## ME 444 / TME 444:

Continuum Mechanics

####
Department of Mechanical Engineering

University of Rochester

Spring 2019 | Douglas H. Kelley

Lectures 14:00-15:15 Mondays and Wednesdays (Hutchison 138), but not on 18 February, 20 February, 18 March, or 20 March. Make-up meetings 14:00-15:15 on 1 March, 22 March, 29 March, and 5 April (Hylan 203).

CRN 82946 / 82958. Advanced undergraduate students are welcome and can add the course with a paper drop/add form.

#### Course Goals

Two ideas form the core of continuum mechanics: fields and flow. A field exists everywhere and varies in time and space — stress, strain, velocity, and temperature are examples. The flow of any field is governed by its equations of motion, which allow us to understand its dynamics and make useful predictions. In this class we will apply the powerful ideas of fields and flow to materials: fluids, solids, and things in-between. To speak the language of fields and flow we will build up tools of tensor mathematics. Applications and ongoing research will be incorporated wherever possible, touching on turbulence, transport, and biomechanics, among others. The course will include

- indicial notation and tensor analysis,
- concepts of stress,
- both Eulerian and Lagrangian descriptions of deformation and strain,
- conservation of mass, momentum, energy, and
- constitutive equations to describe material response.

#### Prerequisites

Basic ordinary and partial differential equations, linear algebra, undergraduate fluid mechanics (ME 225) and solid mechanics (ME 226).

#### Materials

- Introduction to Continuum Mechanics, Fourth Edition by W. Michael Lai, David Rubin, and Erhard Krempl; or an equivalent text.
*Div, Grad, Curl, and All That: An Informal Text on Vector Calculus*by H. M. Schey.- A Student's Guide to Vectors and Tensors by Dan Fleisch, and his video, What's a tensor?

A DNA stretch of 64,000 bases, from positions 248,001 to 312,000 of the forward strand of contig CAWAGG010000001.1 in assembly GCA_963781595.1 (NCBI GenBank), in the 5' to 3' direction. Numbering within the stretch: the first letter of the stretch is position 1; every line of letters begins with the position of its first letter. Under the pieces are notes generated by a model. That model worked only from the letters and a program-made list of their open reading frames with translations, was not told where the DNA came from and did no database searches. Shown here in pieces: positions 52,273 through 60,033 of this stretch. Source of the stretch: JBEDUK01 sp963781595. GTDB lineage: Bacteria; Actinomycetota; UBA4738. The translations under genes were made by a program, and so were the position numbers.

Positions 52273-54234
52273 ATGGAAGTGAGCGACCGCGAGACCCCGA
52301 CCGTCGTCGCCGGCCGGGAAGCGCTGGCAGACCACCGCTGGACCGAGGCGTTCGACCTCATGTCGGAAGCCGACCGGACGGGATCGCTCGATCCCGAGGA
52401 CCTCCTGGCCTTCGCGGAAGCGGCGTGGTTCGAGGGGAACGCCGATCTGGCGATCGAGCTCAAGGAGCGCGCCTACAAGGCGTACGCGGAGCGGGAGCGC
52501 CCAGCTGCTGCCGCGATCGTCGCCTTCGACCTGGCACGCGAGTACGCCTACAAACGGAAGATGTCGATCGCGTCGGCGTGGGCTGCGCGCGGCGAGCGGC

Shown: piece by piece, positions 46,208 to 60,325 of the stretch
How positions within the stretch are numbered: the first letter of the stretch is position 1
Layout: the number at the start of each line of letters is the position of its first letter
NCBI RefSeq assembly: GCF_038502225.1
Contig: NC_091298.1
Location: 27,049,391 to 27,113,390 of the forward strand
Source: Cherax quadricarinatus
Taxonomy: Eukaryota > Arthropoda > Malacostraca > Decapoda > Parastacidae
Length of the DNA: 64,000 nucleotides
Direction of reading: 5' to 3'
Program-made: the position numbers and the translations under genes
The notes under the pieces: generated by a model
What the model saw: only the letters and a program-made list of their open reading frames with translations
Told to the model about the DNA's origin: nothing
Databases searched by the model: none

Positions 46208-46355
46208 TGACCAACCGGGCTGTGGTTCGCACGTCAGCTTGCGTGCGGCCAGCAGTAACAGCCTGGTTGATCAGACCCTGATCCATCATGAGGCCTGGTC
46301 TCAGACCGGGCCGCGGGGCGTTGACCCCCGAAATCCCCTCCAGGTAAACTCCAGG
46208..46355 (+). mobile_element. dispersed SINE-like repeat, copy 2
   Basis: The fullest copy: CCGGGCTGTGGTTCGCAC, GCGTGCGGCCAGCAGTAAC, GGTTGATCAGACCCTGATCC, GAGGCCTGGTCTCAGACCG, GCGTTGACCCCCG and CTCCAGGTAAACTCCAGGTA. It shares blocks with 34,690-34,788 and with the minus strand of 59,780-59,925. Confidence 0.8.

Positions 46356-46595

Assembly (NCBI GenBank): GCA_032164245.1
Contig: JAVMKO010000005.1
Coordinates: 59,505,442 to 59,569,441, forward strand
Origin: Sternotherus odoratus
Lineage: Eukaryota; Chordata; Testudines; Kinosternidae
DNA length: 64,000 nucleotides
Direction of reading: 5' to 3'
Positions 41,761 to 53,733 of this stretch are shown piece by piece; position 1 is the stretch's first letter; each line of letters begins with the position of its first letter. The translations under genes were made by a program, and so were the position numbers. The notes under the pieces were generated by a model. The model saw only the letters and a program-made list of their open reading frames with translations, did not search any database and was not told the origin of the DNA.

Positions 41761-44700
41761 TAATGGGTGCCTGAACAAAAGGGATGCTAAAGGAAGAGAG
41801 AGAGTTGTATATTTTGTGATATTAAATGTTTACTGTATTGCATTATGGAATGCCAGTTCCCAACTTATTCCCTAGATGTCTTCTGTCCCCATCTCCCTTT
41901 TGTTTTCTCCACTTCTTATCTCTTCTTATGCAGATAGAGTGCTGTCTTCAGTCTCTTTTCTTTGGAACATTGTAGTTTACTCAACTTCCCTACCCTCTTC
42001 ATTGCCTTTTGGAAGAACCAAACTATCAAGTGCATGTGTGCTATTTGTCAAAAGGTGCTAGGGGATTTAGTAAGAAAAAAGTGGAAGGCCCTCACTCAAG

#### Assignments & Grading

All assignments and activities associated with this course must be performed in accordance with the University of Rochester's Academic Honesty Policy. In this course, students are allowed to collaborate on homework — provided that each collaborator takes the time to fully understand the material and write a separate copy of the assignment. On exams, no outside aids are permitted unless the instructor explicitly states otherwise. Facilitating dishonesty is dishonesty. Students must write and sign the Honor Pledge on all exams: “I affirm that I will not give or receive any unauthorized help on this exam, and that all work will be my own.”

- Homework - 30%
- Roughly one assignment every two weeks. Late homework will not be accepted.
- Midterm - 35%
- 14:00 Monday, 4 March, Dewey 2110E.
- Final exam - 35%
- 14:00 Wednesday, 1 May.

#### Students with Disabilities

The University of Rochester respects and welcomes students of all backgrounds and abilities. In the event you encounter any barrier(s) to full participation in this course due to the impact of disability, please contact the Office of Disability Resources. The access coordinators in the Office of Disability Resources can meet with you to discuss the barriers you are experiencing and explain the eligibility process for establishing academic accommodations.

#### Feedback & Availability

I will distribute evaluations periodically to collect feedback. I typically check email frequently but cannot guarantee immediate response at all times. Quick questions can be effectively and efficiently addressed by email, but for in-depth questions a face-to-face discussion usually works better, so consider requesting a meeting.

#### Course Sequence

This sequence may evolve as the course progresses.

- Introduction (Ch. 1)
- Tensors (Ch. 2)
- Kinematics of a Continuum (Ch. 3)
- Stress and Integral Formations of General Principles (Ch. 4)
- The Elastic Solid (Ch. 5)
- Newtonian Viscous Fluid (Ch. 6)
- Non-Newtonian Fluids (Ch. 8)